Please feel free to ask your critical care nurse about any equipment and its purpose.
When a patient’s condition improves to the point that he or she doesn’t require critical care services any longer, the patient will either be discharged or moved to another inpatient unit. In some cases, the patient may have to wait for a bed to become available. During that time, the patient may be disconnected from much of the equipment. Also, other aspects of the patient’s care may change including how often vital signs are checked, the number of people caring for the patient, etc.
This is not cause for alarm – in fact, it is a good thing because it means the patient’s condition has improved to the point that he or she no longer needs to be monitored as closely.
The unfortunate fact is that for many, a visit to the Critical Care Unit is the first time patients and families discuss end-of-life care. The Critical Care Unit has developed a brochure to help patients and families through what can be a difficult process to ensure that the right decisions are being made at the right times to respect the patient’s wishes.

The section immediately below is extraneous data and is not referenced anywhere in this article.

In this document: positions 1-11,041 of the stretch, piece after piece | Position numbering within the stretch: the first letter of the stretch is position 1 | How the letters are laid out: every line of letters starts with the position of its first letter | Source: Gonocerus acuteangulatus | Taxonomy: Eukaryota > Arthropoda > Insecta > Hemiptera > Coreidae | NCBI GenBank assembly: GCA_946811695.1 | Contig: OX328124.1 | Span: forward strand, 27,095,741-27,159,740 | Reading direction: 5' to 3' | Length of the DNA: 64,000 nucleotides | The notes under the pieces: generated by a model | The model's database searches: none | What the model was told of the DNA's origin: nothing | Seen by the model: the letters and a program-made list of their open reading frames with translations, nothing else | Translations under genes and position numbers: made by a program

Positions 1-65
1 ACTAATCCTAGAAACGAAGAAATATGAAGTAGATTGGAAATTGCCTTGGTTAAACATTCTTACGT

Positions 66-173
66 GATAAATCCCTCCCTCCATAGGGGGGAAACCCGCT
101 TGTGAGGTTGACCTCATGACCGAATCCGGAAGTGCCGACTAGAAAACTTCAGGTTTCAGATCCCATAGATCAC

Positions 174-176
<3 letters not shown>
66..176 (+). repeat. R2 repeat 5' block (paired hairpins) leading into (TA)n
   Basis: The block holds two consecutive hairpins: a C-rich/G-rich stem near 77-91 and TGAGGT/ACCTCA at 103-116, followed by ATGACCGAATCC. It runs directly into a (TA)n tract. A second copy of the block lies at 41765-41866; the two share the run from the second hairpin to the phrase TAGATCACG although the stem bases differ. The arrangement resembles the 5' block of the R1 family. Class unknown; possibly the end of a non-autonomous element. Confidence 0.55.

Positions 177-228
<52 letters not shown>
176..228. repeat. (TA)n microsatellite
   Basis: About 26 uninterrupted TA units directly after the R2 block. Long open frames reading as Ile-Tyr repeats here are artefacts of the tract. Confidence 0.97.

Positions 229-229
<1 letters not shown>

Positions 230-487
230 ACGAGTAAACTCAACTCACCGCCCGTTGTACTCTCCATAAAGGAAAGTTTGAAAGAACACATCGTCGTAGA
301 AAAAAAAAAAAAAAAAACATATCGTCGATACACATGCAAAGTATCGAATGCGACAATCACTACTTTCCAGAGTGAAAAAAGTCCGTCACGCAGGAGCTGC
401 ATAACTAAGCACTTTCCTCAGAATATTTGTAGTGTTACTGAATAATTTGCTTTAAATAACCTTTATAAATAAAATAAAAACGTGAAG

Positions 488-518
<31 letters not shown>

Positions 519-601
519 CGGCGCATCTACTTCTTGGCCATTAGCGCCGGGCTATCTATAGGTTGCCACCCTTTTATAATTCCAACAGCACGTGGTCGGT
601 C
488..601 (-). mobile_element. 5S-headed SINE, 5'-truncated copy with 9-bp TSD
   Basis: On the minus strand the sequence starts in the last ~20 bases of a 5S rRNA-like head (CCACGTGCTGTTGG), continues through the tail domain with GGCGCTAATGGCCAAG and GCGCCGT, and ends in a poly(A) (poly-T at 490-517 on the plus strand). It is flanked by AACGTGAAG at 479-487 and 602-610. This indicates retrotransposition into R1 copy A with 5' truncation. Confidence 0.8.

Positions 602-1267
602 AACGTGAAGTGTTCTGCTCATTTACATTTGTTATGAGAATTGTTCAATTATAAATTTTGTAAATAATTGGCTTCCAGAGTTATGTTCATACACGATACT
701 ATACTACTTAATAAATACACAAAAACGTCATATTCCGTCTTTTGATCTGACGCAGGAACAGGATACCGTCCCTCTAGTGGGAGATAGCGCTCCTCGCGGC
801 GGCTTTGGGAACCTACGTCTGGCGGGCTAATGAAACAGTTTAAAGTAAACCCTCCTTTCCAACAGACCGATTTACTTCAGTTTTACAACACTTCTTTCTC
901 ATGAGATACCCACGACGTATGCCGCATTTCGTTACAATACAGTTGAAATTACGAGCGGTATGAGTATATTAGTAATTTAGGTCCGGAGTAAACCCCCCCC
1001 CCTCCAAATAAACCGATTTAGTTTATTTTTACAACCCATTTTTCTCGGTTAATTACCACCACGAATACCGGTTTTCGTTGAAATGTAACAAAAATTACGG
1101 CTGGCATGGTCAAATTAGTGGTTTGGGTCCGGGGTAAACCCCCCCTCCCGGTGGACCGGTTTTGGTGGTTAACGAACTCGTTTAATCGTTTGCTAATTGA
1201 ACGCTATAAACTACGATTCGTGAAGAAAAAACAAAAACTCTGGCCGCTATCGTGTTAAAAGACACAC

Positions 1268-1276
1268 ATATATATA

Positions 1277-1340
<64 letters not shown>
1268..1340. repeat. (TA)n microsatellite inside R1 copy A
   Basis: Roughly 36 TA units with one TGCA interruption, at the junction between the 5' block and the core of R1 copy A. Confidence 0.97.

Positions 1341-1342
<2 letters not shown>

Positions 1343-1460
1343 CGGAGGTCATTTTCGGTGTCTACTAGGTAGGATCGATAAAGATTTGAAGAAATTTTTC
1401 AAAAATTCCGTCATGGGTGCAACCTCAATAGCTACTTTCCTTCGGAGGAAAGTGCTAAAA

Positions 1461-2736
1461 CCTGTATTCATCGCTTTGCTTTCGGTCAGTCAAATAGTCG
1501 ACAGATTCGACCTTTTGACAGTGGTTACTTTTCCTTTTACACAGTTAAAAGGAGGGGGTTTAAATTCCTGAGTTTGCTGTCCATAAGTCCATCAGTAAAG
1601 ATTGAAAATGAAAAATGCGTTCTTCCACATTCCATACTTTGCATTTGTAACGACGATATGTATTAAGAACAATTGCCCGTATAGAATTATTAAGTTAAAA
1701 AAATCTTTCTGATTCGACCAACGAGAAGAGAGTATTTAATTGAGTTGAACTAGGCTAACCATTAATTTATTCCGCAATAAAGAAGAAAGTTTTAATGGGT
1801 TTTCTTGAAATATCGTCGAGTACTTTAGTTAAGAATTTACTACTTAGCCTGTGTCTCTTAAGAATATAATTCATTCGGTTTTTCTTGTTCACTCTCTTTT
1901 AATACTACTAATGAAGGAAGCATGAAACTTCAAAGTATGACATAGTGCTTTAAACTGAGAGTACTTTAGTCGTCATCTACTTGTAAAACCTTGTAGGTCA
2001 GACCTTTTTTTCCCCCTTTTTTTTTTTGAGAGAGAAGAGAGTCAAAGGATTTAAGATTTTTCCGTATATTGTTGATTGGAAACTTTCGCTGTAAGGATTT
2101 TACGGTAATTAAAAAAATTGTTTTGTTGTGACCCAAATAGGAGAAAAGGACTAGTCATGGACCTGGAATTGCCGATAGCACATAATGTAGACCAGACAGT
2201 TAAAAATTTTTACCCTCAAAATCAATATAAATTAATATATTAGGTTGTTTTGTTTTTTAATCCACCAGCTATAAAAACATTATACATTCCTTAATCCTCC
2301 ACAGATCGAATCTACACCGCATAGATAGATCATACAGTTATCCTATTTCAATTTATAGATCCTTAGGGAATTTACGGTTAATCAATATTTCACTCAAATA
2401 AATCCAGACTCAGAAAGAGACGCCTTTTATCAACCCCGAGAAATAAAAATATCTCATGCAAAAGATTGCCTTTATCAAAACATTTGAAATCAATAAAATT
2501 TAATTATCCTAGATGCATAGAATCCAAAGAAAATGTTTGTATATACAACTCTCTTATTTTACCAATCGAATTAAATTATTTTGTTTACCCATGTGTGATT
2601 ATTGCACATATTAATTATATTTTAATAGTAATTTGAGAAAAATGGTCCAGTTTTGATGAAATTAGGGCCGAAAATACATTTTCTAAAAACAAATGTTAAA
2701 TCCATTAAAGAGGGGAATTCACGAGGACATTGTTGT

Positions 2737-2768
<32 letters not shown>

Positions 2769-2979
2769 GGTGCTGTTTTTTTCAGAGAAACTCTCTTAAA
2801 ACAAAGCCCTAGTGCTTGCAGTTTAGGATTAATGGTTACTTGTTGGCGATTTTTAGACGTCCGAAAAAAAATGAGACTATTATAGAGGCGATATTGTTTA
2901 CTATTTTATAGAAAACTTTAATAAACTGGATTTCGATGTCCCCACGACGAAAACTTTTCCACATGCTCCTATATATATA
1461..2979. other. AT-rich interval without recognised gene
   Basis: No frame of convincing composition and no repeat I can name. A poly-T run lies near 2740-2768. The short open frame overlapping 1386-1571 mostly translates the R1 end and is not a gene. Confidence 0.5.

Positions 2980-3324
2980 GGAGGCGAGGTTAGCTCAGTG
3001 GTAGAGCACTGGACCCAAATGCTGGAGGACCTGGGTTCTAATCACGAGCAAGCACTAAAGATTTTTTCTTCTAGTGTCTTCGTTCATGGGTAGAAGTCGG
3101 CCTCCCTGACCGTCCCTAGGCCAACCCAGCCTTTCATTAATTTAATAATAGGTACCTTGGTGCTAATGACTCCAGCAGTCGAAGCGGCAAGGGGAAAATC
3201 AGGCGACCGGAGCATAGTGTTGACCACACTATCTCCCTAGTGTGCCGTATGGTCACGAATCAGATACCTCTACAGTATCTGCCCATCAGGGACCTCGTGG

Technologists specially trained in obtaining blood samples for laboratory tests come to the Critical Care Unit when tests are ordered by the intensivist.
If you have any questions about the Critical Care Unit, please talk to the critical care nurse providing care to your loved one, or contact Edie Hart by email (Edie.Hart@tbh.net) or by phone through the switchboard (807-684-6000).